Marilyn spreads the pain of paying for fuel, that's hovering around $4 a gallon.
"We pay year round maybe $250 a month so you don't feel the big, $600, $700, God knows what it will be this year per month," said Marilyn Saunders, a Ridgefield Park resident.
Chris Behrens, Vice President of Dowling Fuel says prices compared to last year are up about 60 or 70 cents, but trending downwards, because the country's still hurting.
"With a weak economy, that's causing weak demand, which is why you're seeing some of the price reduction," Behrens said.
Many companies give homeowners the option of locking in a price, so if the cost of fuel increases, they stay at the lower price.
But Chris says that might not be the best option, at least not right now.
"What happens if prices go down after the fact? The consumer is stuck with the fixed price, so they're not going to benefit if the price goes down," Behrens said.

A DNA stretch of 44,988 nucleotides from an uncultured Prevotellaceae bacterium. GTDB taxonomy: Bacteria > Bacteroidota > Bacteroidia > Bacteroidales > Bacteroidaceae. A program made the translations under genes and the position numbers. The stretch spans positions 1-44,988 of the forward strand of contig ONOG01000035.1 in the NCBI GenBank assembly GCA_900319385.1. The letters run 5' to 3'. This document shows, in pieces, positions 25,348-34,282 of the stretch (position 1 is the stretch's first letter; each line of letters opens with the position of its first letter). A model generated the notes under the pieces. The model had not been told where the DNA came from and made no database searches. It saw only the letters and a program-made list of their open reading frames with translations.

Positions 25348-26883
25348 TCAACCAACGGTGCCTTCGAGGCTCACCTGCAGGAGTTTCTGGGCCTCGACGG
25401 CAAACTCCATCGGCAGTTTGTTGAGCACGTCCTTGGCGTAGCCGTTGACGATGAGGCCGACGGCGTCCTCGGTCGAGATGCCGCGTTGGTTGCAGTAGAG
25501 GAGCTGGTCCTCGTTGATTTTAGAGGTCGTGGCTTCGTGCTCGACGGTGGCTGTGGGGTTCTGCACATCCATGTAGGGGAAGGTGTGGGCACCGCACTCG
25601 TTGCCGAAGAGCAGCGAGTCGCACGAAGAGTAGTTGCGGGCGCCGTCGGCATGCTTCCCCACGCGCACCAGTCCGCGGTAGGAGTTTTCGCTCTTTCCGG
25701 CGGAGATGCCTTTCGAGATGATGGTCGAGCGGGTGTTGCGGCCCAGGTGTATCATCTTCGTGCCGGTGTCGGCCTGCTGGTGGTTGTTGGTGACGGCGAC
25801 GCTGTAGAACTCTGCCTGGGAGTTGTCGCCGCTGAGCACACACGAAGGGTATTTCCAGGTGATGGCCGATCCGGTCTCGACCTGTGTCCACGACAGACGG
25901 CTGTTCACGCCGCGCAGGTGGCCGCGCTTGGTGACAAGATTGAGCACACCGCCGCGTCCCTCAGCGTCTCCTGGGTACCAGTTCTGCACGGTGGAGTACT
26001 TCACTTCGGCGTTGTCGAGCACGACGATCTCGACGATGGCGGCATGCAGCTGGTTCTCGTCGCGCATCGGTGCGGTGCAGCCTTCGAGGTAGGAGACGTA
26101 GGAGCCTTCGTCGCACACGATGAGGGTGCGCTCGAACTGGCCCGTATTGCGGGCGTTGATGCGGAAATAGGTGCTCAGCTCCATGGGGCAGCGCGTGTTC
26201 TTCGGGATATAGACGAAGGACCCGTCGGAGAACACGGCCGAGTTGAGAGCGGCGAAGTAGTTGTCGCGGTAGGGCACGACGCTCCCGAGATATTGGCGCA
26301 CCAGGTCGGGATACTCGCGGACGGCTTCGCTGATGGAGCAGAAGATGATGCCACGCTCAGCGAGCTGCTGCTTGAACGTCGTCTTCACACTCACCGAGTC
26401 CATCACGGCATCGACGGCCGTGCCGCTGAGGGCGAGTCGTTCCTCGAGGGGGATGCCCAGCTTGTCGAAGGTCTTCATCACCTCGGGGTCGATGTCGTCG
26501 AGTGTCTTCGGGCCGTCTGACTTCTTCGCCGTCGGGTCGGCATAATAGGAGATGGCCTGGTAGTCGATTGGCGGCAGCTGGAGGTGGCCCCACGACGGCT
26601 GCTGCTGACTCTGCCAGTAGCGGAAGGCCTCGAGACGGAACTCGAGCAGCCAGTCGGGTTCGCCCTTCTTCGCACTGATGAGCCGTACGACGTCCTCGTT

A better option he says, with these fluctuating rates, is to pay a fee and cap your price. You'll never pay above the cap.
"If $4.00 is the cap, you pay the cap price. If it goes down, they'll benefit with a lower price," Behrens said.
Marilyn replaced her old boiler with a new, more efficient one, instead of converting to gas. She didn't see the point.
"What I find is, if oil goes up, gas goes up, if oil skyrockets, gas skyrockets, gas prices go up anyway," Saunders said.
How long will prices tick down? Will they go up when it gets colder and demand increases? Or will the economy keep prices low. Believe me, Eyewitness News tried to get a clue for you.
"Unfortunately, nobody has the crystal ball. If we knew what prices would do over the next 6 months, we'd say, yes cap or no don't cap, but no one has the crystal ball," Behrens said.
Chris says it's worth it though to ask your oil provider.